By Katie Vaughn | Photography by Shanna Wolf
Let’s be clear: There’s no such thing as “right” or “good” art—just art that speaks to you. If you’re choosing new art, start by getting a feel for what you like. When a work catches your eye, try to determine why. Is it the colors, the subject matter or the mood? A sense of calmness or an exciting dynamism? And is it a portrait, landscape, still life or abstract work? These can all be clues to identifying your aesthetic.
When it’s time to shop, keep both your stylistic preferences and practical needs in mind, suggests Tory Folliard, director of Tory Folliard Gallery in Milwaukee.
“Once I have a better idea of their taste, the size and a general idea of the amount they would like to spend, I am able to provide [clients] with options,” he says. “Along the way, there is an education process—providing information about the artists they are considering and the works themselves.”
Paintings, drawings, prints, photographs and mixed-media works on paper and canvas are all fantastic art options that look wonderful on a wall. But what else might you frame and hang? Pretty pieces of wallpaper or fabric, old maps or mementos and items of clothing with sentimental value could have new life as art.
“All artwork is worthy of conservation framing—a child’s artwork, a hard-earned diploma, family photographs, even a signed concert poster,” says Gary Milward of Gary’s Art & Frame in Middleton.
And perhaps art you already own just needs to be reframed or placed somewhere new to shine.
“Many of my clients have collections of stunning art pieces,” says Lisa Mohindroo of Milwaukee-based Mohindroo Interiors, “but their beauty needs to be brought to its fullest by displaying them in ideal locations of the home.”
Once you’ve found art you love, how do you make sure it works with the décor in your home?
“Really, the only rule of thumb that I follow is to make sure your art doesn’t match your interior,” says Barry Avery, owner of Fontaine Home in Madison. “I tell clients that we don’t want to be matchy-matchy—we can do better than that.”
So if a home is decorated in saturated jewel tones, Avery wouldn’t place a similarly hued painting in the space; he’d opt for something lighter for contrast. It’s the same with design styles: The magic comes in mixing things up.
“If someone has an extremely modern home, I might have them try a gilded frame with a traditional oil painting,” Avery says. “If they’ve got a more traditional environment going on, bring that more contemporary piece in.”
Ultimately, choosing art you love— not what matches your sofa—makes good financial sense. “Fabrics, styles and color trends come and go,” says Folliard, “but hopefully, if they choose wisely, the art will be with them for the long haul.”
These days, the options for showcasing art are nearly limitless.
“Honestly, it’s a personal preference,” says Jamie Jorndt, an artist and volunteer at Gallery 223 in Lake Geneva. “Some like a raw canvas, some like works framed. And I’ve noticed more framing of canvases lately.”
The only constant considerations when framing, says Milward, are related to quality and protection. Choose conservation-quality UV-filtering glass, high-quality mats and proper mounting techniques, he says, and never put photographs in direct contact with glass or glue down original art.
As for design, simple, clean looks are on trend, Milward says, pointing to thin floater frames that surround a canvas and large white or neutral mats paired with simple black moulding. For those looking for a jolt of color, Milward suggests Prisma frames. Made from clear Lucite, they can be customized in various colors, patterns, textures and shapes to suit the art they will hold.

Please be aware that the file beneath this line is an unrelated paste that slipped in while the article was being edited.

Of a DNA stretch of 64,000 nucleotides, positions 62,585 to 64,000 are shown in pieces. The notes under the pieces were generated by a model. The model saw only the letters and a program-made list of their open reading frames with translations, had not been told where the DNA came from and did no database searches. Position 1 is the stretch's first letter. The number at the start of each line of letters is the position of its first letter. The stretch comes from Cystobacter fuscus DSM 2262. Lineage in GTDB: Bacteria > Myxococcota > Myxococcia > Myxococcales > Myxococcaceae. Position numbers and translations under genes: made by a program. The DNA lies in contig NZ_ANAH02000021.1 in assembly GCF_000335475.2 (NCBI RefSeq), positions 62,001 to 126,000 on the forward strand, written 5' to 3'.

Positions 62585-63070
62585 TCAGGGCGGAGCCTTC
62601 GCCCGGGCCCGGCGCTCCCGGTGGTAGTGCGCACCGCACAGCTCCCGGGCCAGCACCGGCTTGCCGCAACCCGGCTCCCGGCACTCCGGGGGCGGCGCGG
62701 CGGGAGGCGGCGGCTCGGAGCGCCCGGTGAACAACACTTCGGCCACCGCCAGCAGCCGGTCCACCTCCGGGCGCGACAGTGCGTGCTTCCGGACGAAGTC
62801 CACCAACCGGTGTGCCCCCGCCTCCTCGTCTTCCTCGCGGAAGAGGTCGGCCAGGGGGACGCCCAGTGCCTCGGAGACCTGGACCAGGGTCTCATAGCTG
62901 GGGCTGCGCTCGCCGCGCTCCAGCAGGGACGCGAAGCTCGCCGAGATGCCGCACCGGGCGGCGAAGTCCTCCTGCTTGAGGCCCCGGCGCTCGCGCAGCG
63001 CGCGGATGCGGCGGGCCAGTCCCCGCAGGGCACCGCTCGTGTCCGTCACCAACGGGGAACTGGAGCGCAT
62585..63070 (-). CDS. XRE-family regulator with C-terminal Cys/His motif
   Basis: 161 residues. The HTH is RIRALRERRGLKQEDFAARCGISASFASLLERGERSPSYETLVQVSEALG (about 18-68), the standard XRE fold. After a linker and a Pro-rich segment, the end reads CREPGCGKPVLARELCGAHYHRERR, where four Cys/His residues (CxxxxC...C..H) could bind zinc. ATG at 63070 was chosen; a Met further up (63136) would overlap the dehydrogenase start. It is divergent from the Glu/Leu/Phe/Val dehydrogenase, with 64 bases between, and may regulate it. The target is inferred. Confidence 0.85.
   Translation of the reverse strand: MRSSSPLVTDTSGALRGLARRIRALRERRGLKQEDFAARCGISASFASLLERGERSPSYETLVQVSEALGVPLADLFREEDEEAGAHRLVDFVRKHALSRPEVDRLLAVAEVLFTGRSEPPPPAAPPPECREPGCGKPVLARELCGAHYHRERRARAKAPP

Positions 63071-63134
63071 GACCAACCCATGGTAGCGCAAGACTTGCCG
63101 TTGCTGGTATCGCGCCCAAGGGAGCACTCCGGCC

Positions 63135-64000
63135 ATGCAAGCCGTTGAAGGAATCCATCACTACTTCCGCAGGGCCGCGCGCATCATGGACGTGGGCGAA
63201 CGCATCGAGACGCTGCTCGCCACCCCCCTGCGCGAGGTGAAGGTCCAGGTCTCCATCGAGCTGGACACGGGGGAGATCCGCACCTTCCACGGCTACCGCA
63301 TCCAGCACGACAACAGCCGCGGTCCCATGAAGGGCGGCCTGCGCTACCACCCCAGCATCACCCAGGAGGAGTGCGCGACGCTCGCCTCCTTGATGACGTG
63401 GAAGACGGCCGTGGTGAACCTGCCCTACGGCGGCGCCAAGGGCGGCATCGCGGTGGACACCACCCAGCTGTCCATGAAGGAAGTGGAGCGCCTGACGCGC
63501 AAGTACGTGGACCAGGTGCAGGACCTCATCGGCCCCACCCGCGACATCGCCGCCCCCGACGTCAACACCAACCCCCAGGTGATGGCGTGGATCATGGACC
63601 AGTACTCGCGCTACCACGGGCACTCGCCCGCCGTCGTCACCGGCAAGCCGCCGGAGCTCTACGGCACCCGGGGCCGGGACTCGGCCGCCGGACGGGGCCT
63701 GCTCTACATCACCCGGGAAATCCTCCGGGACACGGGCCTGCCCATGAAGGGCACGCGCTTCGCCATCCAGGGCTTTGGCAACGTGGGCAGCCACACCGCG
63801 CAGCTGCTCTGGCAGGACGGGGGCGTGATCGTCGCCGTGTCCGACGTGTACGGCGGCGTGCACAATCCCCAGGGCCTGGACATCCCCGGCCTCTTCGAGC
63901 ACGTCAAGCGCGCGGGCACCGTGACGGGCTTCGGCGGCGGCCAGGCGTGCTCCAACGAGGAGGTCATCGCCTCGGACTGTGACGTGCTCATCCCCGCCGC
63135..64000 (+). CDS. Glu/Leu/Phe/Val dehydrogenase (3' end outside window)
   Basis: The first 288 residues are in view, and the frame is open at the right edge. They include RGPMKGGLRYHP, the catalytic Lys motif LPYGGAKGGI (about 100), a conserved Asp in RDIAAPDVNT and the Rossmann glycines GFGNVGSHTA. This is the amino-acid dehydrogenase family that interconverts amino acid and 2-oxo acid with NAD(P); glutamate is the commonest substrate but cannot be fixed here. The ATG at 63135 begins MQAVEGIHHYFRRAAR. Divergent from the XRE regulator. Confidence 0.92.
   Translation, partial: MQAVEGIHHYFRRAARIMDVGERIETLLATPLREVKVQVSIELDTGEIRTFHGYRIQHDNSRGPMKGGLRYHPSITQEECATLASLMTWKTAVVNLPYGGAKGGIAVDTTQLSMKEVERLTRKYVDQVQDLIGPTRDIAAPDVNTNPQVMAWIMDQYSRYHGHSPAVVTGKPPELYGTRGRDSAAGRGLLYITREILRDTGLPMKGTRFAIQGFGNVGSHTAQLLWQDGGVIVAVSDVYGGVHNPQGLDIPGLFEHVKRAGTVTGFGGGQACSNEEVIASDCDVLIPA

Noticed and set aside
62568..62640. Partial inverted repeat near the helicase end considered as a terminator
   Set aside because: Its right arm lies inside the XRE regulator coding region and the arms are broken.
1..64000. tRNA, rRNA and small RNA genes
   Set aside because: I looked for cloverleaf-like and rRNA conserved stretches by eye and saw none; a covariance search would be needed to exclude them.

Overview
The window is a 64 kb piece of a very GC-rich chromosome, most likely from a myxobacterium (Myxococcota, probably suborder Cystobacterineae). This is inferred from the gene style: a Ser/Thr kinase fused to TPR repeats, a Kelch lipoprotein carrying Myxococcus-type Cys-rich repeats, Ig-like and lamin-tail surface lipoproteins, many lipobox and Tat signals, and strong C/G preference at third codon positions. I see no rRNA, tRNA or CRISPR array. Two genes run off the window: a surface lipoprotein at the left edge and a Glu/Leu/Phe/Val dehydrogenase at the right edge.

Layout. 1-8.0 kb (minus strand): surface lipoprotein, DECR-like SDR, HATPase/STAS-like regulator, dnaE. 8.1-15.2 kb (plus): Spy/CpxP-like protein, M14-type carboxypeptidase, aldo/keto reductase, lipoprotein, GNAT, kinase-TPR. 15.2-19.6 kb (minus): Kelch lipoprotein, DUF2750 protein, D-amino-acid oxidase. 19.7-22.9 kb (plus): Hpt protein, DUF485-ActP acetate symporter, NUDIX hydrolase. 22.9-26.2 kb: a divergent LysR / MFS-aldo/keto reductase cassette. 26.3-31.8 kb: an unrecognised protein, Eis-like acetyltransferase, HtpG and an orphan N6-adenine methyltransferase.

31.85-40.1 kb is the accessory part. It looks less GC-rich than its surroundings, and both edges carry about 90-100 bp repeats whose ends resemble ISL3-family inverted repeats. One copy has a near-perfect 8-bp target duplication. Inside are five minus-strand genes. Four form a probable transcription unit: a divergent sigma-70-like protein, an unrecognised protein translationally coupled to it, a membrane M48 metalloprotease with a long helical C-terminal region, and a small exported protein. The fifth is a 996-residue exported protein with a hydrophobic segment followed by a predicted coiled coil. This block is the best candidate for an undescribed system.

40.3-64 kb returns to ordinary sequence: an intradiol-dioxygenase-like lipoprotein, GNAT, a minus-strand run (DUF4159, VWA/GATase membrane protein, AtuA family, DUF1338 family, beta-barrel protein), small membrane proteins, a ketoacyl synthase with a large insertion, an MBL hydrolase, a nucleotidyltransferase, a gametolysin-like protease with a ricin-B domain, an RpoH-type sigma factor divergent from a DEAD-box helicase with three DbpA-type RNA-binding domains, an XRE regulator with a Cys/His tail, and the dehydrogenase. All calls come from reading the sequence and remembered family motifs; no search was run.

Think about lighting to ensure your masterpiece is both visible and protected. Talk to your framer or art dealer if a piece will be hung in direct sunlight to make sure it won’t suffer from fading or other damage.
But don’t leave your art in the dark! “More and more clients are understanding the need for picture lighting,” says Avery. Sure, recessed ceiling lights can do the job, but many homeowners are opting for lights placed above that specially bathe art in soft light. And it’s not just traditional brass fixtures anymore—choose from classic lamps to sleek bars in a wide range of finishes.
Take stock of your space long before picking up a hammer or drill. “Every room is different— some rooms have high ceilings, others may feature many windows with just a narrow wall space to work with,” says Mohindroo. Take a step back and keep scale in mind.
For instance, you may know you want to hang a painting in your dining room, but a work that’s on the smaller side would look teeny on an expansive wall. A large-scale canvas, though? Hello, bold statement!
You could also opt for a triptych or a tight grouping of works that reads like a unit, suggests Avery. A single frame style would enhance the cohesiveness. Or maybe a gallery-wall treatment of several different-sized pieces would best fill the space. Go with whatever feels right, suggests Jorndt. “You’re basically looking for balance.”
A gallery wall looks especially great in long hallways and offices where you might want to feature a variety of artwork. You can go with matching frames and an orderly arrangement for a calmer, tidier feel, or vary materials, colors and sizes for more personality.
And whether your art’s hanging with a group or flying solo, think beyond the basics of placement. Kitchens, bathrooms and bookshelves can all be stellar—and eye-catching— spots to have an artistic moment.
“Any space in your home that could use a little livening up should be fair game,” says Mohindroo.
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